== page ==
Violating copyright law when you (or the people you hire) are creating blog content is fairly easy if you’re not aware of the laws. And the punishment is harsh—from litigation to cease and desist letters.
Even if you don’t face legal issues, bad blogging etiquette will damage your online reputation. Let’s look at how to avoid both situations by understanding blogging etiquette, copyright law, and the fair use doctrine.
If you Created it, it’s Yours
The second you publish a blog post on your site, it’s your property and it’s protected by copyright. The same goes for images and infographics you create.
A notable exception (for freelance writers especially) is so-called “works made for hire.”
For example, let’s say you hired me to write your blog content for a month. Unless we had a separate agreement, everything I created for you would be yours.
In fact, if I copied that work and published it as my own, I’d be infringing on your copyright.
The rule of thumb for copyright is that if someone created it, and it exists in a static display, it’s copyrighted.
Respecting these laws is both good etiquette and good practice to avoid angering any other content creators.
Something Neil Patel pointed out in this guest post, is that even comments people leave on your site are copyrighted by the creator.
Giving Credit Where Credit is Due
It’s very easy to give credit for information you used from another site. All it takes is a link and a quick mention to the creator of that content.
This covers you legally, but it also helps you maintain a good reputation on the web.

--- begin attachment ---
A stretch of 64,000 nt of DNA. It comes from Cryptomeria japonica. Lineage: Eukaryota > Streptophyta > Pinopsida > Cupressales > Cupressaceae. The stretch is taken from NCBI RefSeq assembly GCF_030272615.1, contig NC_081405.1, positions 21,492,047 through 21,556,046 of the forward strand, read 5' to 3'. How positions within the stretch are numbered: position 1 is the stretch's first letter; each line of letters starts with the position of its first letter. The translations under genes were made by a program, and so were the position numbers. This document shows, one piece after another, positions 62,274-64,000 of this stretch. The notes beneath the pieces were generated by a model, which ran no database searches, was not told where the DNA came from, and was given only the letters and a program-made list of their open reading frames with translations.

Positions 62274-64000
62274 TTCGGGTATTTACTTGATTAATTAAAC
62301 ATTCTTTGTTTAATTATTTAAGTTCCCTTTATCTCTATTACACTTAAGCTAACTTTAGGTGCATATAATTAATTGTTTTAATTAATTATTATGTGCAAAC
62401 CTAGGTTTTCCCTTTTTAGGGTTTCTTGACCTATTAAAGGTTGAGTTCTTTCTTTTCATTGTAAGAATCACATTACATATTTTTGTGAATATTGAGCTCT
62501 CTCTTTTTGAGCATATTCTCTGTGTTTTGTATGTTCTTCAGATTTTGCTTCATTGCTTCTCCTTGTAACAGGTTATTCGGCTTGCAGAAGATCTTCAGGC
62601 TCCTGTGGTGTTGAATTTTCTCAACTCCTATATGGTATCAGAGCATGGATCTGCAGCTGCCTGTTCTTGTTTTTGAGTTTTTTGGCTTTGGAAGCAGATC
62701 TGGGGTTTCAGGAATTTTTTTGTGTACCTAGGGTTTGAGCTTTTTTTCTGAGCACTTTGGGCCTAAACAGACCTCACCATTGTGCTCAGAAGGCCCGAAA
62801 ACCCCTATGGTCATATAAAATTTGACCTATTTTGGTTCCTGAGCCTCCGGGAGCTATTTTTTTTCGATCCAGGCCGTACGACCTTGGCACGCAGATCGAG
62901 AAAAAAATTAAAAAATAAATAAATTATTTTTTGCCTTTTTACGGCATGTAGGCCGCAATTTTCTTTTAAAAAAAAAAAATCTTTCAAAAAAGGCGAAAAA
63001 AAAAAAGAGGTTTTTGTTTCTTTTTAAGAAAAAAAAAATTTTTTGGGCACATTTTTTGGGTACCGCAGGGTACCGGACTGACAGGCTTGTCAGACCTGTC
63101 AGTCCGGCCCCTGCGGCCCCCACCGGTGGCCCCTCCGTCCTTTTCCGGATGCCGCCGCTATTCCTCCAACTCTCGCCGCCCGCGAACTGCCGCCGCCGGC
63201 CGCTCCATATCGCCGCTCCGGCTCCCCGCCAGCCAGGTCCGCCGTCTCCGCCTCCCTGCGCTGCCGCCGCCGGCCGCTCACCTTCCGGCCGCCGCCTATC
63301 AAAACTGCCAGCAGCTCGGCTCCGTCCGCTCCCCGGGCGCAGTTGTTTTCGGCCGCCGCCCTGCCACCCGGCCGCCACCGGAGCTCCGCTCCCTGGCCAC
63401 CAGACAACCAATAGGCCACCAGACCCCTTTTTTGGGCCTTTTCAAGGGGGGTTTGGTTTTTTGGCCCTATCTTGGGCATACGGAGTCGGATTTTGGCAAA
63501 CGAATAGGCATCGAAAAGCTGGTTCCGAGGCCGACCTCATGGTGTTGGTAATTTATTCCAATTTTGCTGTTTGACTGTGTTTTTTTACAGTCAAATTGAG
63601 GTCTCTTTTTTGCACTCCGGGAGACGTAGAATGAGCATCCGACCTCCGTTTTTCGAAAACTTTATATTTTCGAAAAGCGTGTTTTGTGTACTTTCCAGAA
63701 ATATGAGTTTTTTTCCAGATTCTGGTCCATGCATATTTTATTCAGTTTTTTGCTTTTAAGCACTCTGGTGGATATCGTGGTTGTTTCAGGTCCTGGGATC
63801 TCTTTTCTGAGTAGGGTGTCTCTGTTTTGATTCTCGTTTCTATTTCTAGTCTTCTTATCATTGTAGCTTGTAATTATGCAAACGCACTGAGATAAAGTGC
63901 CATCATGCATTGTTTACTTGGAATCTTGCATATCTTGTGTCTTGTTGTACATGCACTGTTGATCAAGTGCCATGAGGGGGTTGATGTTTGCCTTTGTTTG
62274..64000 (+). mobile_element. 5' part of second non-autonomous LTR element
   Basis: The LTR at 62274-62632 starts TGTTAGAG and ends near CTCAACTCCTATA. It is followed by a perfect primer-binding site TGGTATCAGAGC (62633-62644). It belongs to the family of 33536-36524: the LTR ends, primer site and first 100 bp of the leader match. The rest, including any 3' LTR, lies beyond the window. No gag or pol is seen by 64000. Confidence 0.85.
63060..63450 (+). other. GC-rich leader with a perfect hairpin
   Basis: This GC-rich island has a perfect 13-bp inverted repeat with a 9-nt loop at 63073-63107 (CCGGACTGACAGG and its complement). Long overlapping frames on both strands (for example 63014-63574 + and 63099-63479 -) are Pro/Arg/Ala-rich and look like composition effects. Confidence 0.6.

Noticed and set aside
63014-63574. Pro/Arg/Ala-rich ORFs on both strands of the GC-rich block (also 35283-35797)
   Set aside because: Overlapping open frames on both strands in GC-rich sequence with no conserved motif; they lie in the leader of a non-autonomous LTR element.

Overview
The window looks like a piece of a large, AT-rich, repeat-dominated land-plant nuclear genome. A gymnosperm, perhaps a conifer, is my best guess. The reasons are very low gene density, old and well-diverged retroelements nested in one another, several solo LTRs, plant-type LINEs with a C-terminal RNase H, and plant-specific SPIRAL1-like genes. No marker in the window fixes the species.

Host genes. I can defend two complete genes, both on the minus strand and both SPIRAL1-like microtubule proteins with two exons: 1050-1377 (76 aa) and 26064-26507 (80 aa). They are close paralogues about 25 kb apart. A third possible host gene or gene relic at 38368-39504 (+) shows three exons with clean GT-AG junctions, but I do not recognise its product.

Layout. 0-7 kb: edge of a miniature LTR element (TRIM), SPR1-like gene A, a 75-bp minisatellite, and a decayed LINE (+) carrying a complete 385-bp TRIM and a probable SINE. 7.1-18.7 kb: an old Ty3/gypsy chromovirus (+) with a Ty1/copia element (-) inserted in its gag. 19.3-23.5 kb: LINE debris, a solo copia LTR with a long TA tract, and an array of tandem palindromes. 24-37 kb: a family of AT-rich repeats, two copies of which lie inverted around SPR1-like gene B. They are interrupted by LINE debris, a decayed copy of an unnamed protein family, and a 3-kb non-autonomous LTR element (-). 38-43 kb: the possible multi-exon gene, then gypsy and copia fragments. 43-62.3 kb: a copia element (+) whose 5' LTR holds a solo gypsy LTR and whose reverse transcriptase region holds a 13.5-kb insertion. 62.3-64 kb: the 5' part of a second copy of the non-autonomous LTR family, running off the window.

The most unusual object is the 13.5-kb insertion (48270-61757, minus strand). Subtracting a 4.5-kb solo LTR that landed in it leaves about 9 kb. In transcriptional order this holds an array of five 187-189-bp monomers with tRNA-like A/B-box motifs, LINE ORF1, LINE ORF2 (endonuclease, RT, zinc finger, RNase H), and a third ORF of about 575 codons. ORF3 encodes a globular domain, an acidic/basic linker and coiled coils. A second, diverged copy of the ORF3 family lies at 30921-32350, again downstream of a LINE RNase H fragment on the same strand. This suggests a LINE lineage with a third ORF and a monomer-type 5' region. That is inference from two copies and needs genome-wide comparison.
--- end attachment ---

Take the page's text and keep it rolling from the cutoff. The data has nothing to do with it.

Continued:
Even if you create good content that may help another blogger’s users, they’re not going to link to you if you’re known for copying their work with no attribution.
The other situation you should do this in is when your source public domain images.
Most of these are subject to a Creative Commons License. Most of the time all you must do is name the source of the image and include a link to the license.
See below for what the Creative Commons wiki considers a properly attributed public domain image. (Includes, source, title, author, and creative license)
If Someone Asks, Take it Down
Even if you think you’re protected by Fair Use, it probably makes more sense just to take down whatever content you copied.
There’s no sense in getting embroiled in a long dispute that might damage your online reputation or cost you money in legal fees.
When Someone Copies You
If you make content that people love, chances are they’re going to reference it on their own site.
Personally, I’d encourage my readers to reference anything I write that they find useful. I think it’s good for business. But if you want someone to take it down, just ask them nicely.
Chances are you’ll have no problem.
What does Fair Use Mean for Blog Content Creators?
Fair use is the big gray area in copyright law.
It’s an exception to copyright law in that it allows people to copy someone else’s work provided it fits under the definition of Fair Use.
Before we get into what constitutes fair use it’s important to remember two things: